A sacred pilgrimage path takes shape in the two Telugu states, but unlike the Buddhist circuit in the north which traces Buddha’s footsteps from its birthplace to the site of nirvana, the temple circuit in the south has yet to receive an official label. There is no consistent pilgrimage route connecting these shrines by trains, buses, or flights. But demand is growing with temples seeing increased attendance across Telangana and Andhra Pradesh, post-pandemic.
Informal tourist circuits crystallize with devotees devoting a day and sometimes up to 5 days, following a circuitous pilgrimage route astride important temples in the vicinity.
The capital Hyderabad has several shrines within a radius of 60 km including the newly constructed Statue of Equality at Muchintal in Ranga Reddy district, Birla Mandir and Peddamma Temple in the heart of the city, Chilkur Balaji Temple popularly known as the temple name Visa Balaji on the banks of Osmansagar in Rangareddy District. The famous Yadagirigutta temple, 60 km from the capital, is often clubbed in the route of Hyderabad pilgrims. Another key emerging circuit straddles Yadagirigutta, Vemulawada, Warangal, Basar and Bhadrachalam.
In Andhra Pradesh, the famous Tirumala Tirupati Temple is usually part of the pilgrim’s progress from the Kanaka Durga Temple in Vijayawada and Sri Venkateswara Swami Vari Devasthanam or ‘Chinna Tirupati’ near Eluru.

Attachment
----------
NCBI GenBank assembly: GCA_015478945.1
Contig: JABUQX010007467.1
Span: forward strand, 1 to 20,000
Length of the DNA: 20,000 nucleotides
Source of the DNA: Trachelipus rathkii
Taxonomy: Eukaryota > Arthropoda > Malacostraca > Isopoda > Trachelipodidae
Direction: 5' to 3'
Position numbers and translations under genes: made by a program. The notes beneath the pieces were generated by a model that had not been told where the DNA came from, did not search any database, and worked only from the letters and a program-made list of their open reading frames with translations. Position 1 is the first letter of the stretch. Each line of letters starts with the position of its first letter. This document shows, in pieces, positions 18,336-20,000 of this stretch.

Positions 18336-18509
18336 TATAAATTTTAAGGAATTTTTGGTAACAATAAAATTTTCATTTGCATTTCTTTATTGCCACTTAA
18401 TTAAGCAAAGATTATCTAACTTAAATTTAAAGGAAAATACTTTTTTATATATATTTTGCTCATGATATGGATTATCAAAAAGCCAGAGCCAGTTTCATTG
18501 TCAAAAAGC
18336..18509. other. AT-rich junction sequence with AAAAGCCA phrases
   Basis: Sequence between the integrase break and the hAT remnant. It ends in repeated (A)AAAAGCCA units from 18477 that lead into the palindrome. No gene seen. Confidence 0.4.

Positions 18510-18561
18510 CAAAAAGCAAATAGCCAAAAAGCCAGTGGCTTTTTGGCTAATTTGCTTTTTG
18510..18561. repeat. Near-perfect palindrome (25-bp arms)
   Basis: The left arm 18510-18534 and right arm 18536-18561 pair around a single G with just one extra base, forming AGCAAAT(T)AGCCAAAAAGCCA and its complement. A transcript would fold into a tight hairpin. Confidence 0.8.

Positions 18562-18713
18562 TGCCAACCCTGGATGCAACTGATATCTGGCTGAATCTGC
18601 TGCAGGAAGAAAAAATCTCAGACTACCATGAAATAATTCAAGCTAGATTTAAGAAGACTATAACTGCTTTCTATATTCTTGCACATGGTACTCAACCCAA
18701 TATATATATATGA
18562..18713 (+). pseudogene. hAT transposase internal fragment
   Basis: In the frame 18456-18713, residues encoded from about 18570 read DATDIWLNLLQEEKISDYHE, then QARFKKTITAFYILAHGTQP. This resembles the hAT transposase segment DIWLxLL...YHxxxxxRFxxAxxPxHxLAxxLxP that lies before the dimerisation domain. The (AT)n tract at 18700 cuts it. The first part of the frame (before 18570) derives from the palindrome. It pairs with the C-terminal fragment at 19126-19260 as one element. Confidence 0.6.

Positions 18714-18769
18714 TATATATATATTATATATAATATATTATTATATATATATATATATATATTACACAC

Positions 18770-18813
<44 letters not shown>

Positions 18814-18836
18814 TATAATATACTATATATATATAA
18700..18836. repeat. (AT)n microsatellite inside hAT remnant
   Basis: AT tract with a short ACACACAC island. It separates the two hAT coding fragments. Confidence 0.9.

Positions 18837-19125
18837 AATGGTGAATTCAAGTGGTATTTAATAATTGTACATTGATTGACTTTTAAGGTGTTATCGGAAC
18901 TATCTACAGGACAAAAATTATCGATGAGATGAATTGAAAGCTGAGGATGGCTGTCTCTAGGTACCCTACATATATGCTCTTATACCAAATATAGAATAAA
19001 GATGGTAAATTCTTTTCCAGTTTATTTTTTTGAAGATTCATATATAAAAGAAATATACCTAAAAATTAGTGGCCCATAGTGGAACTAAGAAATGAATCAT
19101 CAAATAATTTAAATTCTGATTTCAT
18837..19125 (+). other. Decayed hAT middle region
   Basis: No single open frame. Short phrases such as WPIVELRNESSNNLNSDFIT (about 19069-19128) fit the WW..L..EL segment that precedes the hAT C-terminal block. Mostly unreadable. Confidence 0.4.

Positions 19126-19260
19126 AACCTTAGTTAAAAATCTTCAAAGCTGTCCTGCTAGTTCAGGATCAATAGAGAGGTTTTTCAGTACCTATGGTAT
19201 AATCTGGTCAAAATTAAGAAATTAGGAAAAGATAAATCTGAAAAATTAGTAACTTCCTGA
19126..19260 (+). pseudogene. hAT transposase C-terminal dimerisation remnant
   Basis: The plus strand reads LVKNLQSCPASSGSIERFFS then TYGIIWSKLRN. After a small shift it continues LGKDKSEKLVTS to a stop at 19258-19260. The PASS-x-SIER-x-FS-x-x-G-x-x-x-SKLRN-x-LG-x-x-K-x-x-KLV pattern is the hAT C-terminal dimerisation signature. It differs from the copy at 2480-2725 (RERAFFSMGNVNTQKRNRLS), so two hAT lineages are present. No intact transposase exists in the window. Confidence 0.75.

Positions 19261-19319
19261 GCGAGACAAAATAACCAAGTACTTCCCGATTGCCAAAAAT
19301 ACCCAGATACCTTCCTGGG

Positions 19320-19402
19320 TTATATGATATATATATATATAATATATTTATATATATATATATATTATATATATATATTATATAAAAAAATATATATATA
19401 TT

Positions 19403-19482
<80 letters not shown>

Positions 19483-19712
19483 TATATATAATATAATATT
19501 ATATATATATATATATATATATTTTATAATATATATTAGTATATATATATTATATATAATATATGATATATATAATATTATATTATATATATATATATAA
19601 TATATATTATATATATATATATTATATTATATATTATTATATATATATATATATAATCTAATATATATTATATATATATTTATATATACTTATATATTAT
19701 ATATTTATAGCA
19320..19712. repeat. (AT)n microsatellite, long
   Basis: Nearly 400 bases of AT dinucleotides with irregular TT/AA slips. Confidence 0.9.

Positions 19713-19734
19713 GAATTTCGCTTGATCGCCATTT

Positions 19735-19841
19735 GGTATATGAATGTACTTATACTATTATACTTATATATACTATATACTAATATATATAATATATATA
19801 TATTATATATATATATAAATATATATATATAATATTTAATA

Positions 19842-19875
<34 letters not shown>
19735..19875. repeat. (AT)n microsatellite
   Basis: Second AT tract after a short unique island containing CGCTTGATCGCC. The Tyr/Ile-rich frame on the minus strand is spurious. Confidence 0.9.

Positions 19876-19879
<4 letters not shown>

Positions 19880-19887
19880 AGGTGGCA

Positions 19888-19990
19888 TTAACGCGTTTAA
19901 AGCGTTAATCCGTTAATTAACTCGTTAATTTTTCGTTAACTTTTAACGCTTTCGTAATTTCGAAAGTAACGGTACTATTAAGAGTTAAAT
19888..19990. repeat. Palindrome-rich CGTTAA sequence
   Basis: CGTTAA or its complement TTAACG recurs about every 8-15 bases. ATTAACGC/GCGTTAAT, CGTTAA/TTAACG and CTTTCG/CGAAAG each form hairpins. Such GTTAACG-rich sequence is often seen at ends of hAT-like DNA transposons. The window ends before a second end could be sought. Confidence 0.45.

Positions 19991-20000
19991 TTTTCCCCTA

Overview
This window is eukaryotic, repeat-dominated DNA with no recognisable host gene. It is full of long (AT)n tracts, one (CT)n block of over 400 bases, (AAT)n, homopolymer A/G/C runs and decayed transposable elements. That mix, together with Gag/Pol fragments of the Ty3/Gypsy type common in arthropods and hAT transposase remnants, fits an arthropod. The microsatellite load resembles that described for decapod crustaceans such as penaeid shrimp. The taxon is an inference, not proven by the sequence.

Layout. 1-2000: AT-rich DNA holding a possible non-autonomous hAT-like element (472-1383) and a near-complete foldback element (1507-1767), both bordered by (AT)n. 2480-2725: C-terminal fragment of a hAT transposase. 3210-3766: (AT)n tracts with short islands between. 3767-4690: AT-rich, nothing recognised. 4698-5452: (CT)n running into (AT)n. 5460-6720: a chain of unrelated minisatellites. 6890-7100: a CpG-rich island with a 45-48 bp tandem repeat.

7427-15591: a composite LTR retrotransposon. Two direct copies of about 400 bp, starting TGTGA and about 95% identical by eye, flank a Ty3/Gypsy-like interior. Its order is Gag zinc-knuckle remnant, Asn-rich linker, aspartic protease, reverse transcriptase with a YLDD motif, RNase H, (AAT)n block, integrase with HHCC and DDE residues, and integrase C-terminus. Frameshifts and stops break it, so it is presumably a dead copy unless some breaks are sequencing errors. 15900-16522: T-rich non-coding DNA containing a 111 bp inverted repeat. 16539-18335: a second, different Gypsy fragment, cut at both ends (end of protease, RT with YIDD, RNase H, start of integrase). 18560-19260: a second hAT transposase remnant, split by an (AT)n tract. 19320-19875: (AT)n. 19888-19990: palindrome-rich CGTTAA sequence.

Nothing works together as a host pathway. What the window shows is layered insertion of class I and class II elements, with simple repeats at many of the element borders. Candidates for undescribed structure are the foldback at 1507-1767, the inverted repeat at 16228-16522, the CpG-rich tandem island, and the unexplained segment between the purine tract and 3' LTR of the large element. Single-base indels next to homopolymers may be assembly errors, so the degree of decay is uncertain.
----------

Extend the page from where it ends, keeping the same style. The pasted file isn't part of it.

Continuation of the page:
An interstate circuit covering Bhadrachalam, Basar, Tirupati and the Kanaka Durga Temple is also emerging with domestic and international tourists embarking on 7-day pilgrimage circuits.
“Usually people visit 3-5 shrines in Telangana, but the scenario is different in Andhra Pradesh, where religious destinations are at least 350-1,000 km apart. With no organized tours, it is almost impossible for tourists from other states or overseas to visit the temples,” said B Harish Kumar, a tour operator.
The Buddhavanam, a Buddhist-themed mega-project on a sprawling 274-acre land on the banks of the Nagarjunasagar Dam, is another shrine that attracts people from all over the world. Special Project Officer Mallepalli Lakshmaiah said, “At least 400 pilgrims visit the site every day and during weekends the footsteps climb to 1,500. We have urged the TSRTC to run buses from every seat district office in Buddhavanam and made representations to the school education department to allow for student tours. ”
The Bhadrakali Devi temple in Warangal, 150 km from Hyderabad, is full of devotees during the auspicious Shravanamasam. The footsteps of pilgrims grow to 2,000 on weekends and on other days at least 1,200 devotees visit the Bhadrakali shrine, popularly known as the ‘Grant Mother Goddess’.
In the absence of a formal circuit in the two Telugu states, pilgrims depend on their own vehicles or private tour operators. “Private tour operators charge between Rs 5,000 and Rs 20,000,” said K Ravindra, a regular visitor.